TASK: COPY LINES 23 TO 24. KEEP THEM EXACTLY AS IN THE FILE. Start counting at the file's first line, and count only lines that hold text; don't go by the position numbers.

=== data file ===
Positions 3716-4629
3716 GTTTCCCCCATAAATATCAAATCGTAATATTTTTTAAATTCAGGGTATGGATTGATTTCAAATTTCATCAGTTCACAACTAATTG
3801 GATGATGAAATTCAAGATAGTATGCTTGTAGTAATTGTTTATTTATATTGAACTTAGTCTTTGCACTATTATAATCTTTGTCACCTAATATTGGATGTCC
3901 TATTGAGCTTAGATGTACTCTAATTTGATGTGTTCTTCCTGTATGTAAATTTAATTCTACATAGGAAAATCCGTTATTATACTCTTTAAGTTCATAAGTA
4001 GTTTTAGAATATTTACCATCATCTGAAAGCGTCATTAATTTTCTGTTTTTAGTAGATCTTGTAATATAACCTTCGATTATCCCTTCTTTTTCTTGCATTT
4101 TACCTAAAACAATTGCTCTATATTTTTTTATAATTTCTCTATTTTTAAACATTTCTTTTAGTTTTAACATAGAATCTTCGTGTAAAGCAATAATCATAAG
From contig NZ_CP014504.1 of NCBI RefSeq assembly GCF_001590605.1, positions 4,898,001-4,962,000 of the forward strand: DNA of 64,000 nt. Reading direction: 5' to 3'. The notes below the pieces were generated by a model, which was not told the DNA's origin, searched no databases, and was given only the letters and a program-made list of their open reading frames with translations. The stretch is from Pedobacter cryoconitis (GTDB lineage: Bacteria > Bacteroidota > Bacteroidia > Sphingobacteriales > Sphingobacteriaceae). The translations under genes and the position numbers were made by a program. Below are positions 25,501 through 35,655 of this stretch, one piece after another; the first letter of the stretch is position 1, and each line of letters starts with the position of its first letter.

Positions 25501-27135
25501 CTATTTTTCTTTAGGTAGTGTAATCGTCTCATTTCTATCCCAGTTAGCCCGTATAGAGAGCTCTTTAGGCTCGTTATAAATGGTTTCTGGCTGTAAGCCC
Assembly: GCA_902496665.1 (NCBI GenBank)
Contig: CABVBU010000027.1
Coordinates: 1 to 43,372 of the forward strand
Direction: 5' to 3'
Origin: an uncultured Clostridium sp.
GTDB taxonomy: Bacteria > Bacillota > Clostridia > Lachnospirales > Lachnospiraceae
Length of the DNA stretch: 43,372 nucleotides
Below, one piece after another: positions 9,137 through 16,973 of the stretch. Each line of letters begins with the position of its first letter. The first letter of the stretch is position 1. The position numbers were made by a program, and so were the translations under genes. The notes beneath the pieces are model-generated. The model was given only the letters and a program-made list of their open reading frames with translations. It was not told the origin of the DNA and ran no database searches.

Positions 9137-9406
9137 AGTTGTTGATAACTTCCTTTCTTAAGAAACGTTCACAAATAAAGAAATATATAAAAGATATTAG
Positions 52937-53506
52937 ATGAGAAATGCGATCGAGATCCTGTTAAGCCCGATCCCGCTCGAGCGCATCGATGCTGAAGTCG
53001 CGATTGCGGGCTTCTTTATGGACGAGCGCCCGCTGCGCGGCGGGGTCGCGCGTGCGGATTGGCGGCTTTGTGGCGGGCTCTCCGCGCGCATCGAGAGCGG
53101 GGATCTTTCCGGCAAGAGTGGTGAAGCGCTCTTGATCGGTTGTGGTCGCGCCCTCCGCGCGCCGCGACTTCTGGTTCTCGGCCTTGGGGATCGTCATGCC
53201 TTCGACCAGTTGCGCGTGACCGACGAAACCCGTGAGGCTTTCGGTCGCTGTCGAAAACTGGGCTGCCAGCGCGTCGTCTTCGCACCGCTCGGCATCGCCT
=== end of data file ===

53101 GGATCTTTCCGGCAAGAGTGGTGAAGCGCTCTTGATCGGTTGTGGTCGCGCCCTCCGCGCGCCGCGACTTCTGGTTCTCGGCCTTGGGGATCGTCATGCC
53201 TTCGACCAGTTGCGCGTGACCGACGAAACCCGTGAGGCTTTCGGTCGCTGTCGAAAACTGGGCTGCCAGCGCGTCGTCTTCGCACCGCTCGGCATCGCCT